Executioners (Yin doi hou hap zyun) (4K UHD)

Director: Johnnie To & Ching Siu-Tung
Screenplay: Susan Chan Suk-yin (story by Sandy Shaw Lai-king)
Stars: Michelle Yeoh (Invisible Girl / Chan San / Ching), Anita Mui (Wonder Woman / Tung), Maggie Cheung (Thief Catcher / Chan Chat), Damian Lau (Commissioner Lau), Anthony Wong (Mr. Kim), Anthony Wong (Chan Gau), Takeshi Kaneshiro (Chung Hon), Lau Ching-wan (Tak)
MPAA Rating: NR
Year of Release: 1993
Country: Hong Kong
The Heroic Trio / Executioners Criterion Collection 4K UHD
The Heroic Trio

Executioners (Yin doi hou hap zyun) is the same-year sequel to the bizarro fantasy-sci-fi-kung-fu-horror smash-up The Heroic Trio (Dung fong sam hap), and it is an overall better film if only because it is so much more visually and tonally consistent. Of course, in the world of Hong Kong action extravaganzas that is not necessarily a virtue, and if anything goes is your aesthetic of choice, you could do much worse. I found much more to appreciate in the the formal and tonal coherence in Executioners, although it is in, its own way, just as gonzo in its approach.

Although it reunites the three protagonists of The Heroic Trio—Chan San, also known as Invisible Girl (Michelle Yeoh); Tung, also known as Wonder Woman (Anita Mui); and Chan Chat, also known as Thief Catcher (Maggie Cheung)—Executioners takes place in a post-apocalyptic world of desolation and political strife. While ostensibly set the same dystopian city-state we saw in the first film, there is no real explanation as to what happened in between, not that such an explanation is really needed. The post-apocalyptic setting gives the film a more coherent look, as it leans heavily into industrial claustrophobia, smoky darkness, and heavily armored vehicles with enormous tires. The setting also fits better with the film’s plot, which involves various power brokers taking advantage of the scarcity of clean drinking water for an increasingly desperate population.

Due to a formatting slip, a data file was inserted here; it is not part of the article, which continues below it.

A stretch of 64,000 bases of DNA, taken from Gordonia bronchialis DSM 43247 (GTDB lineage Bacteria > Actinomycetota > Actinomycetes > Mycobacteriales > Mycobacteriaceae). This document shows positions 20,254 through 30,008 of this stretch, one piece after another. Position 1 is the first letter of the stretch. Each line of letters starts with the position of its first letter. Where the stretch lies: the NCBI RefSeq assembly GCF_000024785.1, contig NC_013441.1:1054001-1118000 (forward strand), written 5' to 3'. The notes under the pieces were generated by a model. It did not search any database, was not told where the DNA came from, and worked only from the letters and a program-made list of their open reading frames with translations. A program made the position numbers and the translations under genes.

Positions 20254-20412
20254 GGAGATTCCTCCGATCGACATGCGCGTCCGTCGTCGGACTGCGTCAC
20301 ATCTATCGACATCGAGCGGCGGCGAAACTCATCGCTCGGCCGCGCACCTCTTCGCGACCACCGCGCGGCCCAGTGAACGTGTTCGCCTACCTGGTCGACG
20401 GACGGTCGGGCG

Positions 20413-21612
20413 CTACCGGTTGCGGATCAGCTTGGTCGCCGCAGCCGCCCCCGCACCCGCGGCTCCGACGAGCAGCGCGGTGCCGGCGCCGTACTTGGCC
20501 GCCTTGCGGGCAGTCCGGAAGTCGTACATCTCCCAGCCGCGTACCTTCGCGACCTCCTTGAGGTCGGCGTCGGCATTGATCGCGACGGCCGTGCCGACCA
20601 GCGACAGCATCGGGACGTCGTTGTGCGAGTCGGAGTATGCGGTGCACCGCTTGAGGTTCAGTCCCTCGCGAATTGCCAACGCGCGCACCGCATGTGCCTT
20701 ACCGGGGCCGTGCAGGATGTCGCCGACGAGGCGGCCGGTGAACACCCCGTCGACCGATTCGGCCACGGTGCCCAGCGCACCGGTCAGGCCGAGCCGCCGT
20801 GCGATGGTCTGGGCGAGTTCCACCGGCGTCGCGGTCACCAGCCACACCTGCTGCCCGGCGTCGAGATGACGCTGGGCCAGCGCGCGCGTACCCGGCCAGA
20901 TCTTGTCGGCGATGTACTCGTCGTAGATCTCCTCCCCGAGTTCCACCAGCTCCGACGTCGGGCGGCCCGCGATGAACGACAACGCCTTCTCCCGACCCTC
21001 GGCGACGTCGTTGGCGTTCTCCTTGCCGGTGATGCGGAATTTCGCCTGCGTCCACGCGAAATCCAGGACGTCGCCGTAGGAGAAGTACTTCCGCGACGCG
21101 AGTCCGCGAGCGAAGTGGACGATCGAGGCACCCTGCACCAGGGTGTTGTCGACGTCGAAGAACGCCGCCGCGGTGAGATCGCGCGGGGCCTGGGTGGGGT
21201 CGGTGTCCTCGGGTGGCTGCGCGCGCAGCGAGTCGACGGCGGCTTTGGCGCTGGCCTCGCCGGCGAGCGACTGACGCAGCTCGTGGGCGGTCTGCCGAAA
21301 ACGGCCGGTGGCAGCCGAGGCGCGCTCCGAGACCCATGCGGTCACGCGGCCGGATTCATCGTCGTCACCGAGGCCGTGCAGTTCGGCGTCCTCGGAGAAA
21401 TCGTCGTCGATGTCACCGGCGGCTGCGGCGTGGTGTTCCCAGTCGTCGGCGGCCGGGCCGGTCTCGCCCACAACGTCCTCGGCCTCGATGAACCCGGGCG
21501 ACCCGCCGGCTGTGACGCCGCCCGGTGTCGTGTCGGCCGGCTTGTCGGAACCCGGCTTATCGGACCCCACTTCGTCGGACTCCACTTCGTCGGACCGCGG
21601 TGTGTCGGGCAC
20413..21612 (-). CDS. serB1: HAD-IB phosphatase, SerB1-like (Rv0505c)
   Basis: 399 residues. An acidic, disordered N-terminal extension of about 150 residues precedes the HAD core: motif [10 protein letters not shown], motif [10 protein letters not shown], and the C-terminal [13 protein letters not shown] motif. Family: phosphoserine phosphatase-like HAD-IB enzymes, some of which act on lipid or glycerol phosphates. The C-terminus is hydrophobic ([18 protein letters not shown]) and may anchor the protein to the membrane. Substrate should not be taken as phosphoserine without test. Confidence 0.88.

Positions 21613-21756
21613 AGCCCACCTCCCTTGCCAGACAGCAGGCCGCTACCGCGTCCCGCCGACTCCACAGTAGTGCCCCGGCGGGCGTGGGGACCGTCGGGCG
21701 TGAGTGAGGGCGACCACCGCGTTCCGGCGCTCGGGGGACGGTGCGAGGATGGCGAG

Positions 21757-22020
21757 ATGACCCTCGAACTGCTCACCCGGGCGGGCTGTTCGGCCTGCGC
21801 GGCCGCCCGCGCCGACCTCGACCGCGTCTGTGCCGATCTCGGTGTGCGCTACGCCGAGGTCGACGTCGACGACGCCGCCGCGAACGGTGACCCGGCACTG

Caught in the middle are the three protagonists, some of whom have moved on from their previous identities and some of whom have dug in even deeper. In the former category is Mui’s Tung, who has given up her alternate identity in exchange for motherhood and a stronger commitment to supporting her husband (Damian Lau), who has advanced from being a police detective to police commissioner, where his responsibilities involve maintaining the peace when it feels like all of society is on the verge of collapse. Yeoh’s Chan San is still trying to make amends for the damage she caused in the first film when she was under the control of the film’s villain, while Cheung’s Chan Chat is still happily self-employed as a sarcastic, largely self-interested bounty hunter.